COMMON QUESTIONS

What is NFIX?

NFIX is the name of a gene on chromosome 19 and variants in this gene are linked to Malan syndrome. A variant, also referred to as a mutation, means that some portion of the gene was deleted, duplicated or replaced. The NFIX gene encodes a protein that functions as a transcription factor. Transcription factors turn specific genes "on" or "off".  Very little is known about the genes regulated by NFIX and the role they play in causing Malan syndrome.

When was Malan syndrome identified?

Malan syndrome was first reported in 2010 in a research publication by Valerie Malan and colleagues. 

What are other names for Malan syndrome?

SOTOS-2 or Sotos-like syndrome

How many individuals are diagnosed with Malan syndrome?

There are around 150 individuals worldwide (as of December 2019) with a genetically-confirmed diagnosis of Malan syndrome. This number is likely to increase as genetic testing becomes more widely available.

Who can receive a Malan syndrome diagnosis?

Males and females of all different races and ethnic backgrounds can be born with a NFIX variation. Most often, the NFIX variant occurs spontaneously (de novo) in the individual but it is possible to inherit the variant from a parent.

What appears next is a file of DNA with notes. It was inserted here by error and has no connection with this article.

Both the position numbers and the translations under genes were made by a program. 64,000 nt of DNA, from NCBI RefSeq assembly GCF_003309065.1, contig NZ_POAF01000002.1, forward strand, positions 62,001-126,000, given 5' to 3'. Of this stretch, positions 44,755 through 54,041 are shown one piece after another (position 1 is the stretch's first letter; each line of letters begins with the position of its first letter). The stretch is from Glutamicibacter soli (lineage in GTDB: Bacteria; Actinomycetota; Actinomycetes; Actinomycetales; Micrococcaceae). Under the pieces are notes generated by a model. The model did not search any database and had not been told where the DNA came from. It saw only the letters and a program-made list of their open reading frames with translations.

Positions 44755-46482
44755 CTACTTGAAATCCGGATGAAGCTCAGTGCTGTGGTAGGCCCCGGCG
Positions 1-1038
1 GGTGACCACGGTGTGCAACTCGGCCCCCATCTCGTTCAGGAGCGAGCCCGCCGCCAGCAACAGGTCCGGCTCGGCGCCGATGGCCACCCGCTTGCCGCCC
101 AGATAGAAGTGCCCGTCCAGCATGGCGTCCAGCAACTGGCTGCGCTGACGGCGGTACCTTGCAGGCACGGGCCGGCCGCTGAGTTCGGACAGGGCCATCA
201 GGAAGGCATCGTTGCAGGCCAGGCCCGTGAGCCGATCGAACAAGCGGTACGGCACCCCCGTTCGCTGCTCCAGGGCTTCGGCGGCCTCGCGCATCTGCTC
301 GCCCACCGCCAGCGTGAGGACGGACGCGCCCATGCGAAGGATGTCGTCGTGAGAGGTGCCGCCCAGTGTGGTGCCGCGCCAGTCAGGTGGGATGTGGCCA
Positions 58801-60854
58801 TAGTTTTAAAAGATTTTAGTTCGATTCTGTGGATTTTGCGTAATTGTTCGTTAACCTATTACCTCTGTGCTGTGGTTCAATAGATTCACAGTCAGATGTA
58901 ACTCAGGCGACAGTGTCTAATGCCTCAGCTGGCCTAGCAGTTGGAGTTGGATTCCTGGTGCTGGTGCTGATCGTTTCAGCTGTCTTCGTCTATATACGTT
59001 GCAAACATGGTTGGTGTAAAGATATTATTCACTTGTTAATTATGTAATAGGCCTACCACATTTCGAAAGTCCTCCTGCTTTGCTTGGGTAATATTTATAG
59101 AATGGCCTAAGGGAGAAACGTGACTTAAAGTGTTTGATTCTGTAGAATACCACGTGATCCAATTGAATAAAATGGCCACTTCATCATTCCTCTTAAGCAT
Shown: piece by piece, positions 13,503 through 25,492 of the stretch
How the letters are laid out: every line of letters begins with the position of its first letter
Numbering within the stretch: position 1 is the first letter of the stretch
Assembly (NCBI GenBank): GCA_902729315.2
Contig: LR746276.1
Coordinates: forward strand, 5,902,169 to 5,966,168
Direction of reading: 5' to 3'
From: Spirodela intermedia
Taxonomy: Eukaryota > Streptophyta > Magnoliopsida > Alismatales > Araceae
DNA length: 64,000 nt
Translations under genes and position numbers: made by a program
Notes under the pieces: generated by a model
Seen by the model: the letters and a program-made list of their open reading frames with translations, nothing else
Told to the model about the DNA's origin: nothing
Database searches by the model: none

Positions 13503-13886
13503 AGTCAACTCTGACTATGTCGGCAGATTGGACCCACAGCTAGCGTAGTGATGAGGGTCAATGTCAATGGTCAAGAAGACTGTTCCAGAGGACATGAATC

Is there a treatment or cure for Malan syndrome?

At this time, there is no cure for Malan syndrome, however therapeutic measures/evaluations can help manage symptoms.

  • physical and occupational therapy

  • speech therapy including assistive technology for communication

  • hearing and low vision evaluations

What is the prognosis?

With so few patients evaluated so far, it is difficult to give a prognosis. As more individuals are diagnosed with Malan syndrome, the characteristic symptoms and prognosis will continue to evolve. In general, individuals diagnosed with Malan syndrome are happy, social and want to learn. Children often have global developmental delays and need aggressive Early Intervention services and school support. 

Are there other syndromes associated with a change in the NFIX gene?

Yes, Marshall-Smith syndrome is linked to a change in the NFIX gene. In some cases, there is an overlap in symptoms and an individual could be diagnosed with both Malan and Marshall-Smith. To learn more about Marshall-Smith syndrome, visit the Marshall-Smith Research Foundation's website.

My child was just diagnosed with Malan syndrome, what should I do next?

The Malan Syndrome Foundation is here to provide support and helpful resources. If your child has a genetically confirmed change in the NFIX gene, please consider joining our patient registry. The registry includes a disease-specific questionnaire. The data collected from the patient registry will advance research and help us gain a better understanding of Malan syndrome. We also encourage you to fill out the Family Connect form to register your family with our organization.

Our organization has a secure parent support group for parents (or primary caregivers) of an individual with Malan syndrome. If you would like to be added to this secure WhatsApp group, please email us at info@malansyndrome.org.

 

There is a Facebook support group for Malan syndrome. However, this support group is not administered by the Malan Syndrome Foundation.

DISCLAIMER

The information provided on this website is not intended to be a substitute for professional medical advice. No images on this site may be used without the written consent of the Malan Syndrome Foundation.

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